Google hints at possible closure News service in EU




as ‘link tax’ continues
Richard Gingras, vice president of Google’s news division, does not exclude that his company in EU member states will close the Google News service when the current EU plans for the introduction of a “link tax” continue.

Gingras tells The Guardian that he does not think it desirable to close services, but that his company is very concerned about the current proposals for the introduction of a link tax. He says that the future of Google News may depend on whether the European Union is prepared to amend the legal texts in the new copyright directive. This is Article 11 of the directive, which introduces a new right for publishers of press publications. This way, for example, they can ask a fee for taking over their texts. The fear is that this will lead, among other things, to a situation in which hyperlinks are at stake.

The Google Director points to the situation in Spain in 2014 when the country wanted Google to pay for indexing articles; Google then pulled the plug from the news service in Spain within a month. Spanish publishers were not happy with that , because Google News was too dominant. In Germany, in 2014, attempts were also made to limit the power of Google. About two hundred publishers decided to forbid Google to quote their articles in search results and in Google News. This action was terminated within two weeks, because the traffic to the articles dropped by forty percent from the search engine and 60 percent from Google News.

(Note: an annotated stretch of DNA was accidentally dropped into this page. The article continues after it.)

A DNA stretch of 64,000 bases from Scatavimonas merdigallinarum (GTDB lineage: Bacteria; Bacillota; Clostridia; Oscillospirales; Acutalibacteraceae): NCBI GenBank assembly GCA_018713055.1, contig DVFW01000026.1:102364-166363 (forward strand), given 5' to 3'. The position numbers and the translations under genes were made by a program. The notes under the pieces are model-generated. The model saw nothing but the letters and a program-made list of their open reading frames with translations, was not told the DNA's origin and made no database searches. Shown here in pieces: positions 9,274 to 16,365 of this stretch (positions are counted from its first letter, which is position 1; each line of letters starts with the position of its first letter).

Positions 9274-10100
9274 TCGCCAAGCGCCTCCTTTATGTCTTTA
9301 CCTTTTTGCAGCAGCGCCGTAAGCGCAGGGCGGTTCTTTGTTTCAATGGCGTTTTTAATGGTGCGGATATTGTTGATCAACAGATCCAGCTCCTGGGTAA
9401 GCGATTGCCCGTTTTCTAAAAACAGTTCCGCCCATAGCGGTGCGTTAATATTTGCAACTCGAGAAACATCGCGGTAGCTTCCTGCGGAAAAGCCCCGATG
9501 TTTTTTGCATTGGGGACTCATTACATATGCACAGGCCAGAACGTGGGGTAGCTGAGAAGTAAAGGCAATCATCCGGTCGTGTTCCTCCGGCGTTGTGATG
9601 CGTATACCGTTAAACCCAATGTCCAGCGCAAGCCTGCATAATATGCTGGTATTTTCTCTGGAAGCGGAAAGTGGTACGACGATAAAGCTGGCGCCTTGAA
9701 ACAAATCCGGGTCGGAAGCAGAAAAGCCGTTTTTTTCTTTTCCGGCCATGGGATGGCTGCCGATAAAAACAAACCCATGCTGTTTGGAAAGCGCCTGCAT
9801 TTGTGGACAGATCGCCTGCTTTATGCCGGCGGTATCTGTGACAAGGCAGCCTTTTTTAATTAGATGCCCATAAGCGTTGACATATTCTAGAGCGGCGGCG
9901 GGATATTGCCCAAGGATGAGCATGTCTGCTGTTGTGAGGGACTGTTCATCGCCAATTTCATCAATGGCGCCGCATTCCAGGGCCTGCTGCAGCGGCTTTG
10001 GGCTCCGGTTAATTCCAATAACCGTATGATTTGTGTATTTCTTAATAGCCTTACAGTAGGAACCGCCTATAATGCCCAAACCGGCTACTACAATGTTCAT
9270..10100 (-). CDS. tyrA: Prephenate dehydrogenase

Previously, the YouTube director Susan Wojcicki also criticized another article from the new copyright directive. This criticism is not about the link tax of article 11, but especially the text in article 13, which according to critics leads to the introduction of ‘upload filters’. Wojcicki fears that the new rules could destroy hundreds of thousands of jobs in the EU and that it even leads to a situation where content is being blocked for EU citizens . The criticism of Article 13 is that platforms become directly responsible for content that infringes the copyrights of copyright holders. In practice, it is probably so difficult to prevent liability, that internet platforms take it for granted and therefore leave them nothing else than setting up upload filters.

On 12 September , the EU Parliament approved a text for the new copyright directive. The European Parliament, the Council and the Commission are still negotiating the final text within the EU. The final rules are therefore not yet definitive, although it seems unlikely that major changes will be made. It is expected that the final text will be final no later than sometime next year, after which Member States will probably have to introduce the rules within two years. This means that the rules could be in effect from the beginning of 2021. Tweakers published an article in September that elaborates on the rules concerning articles 11 and 13.


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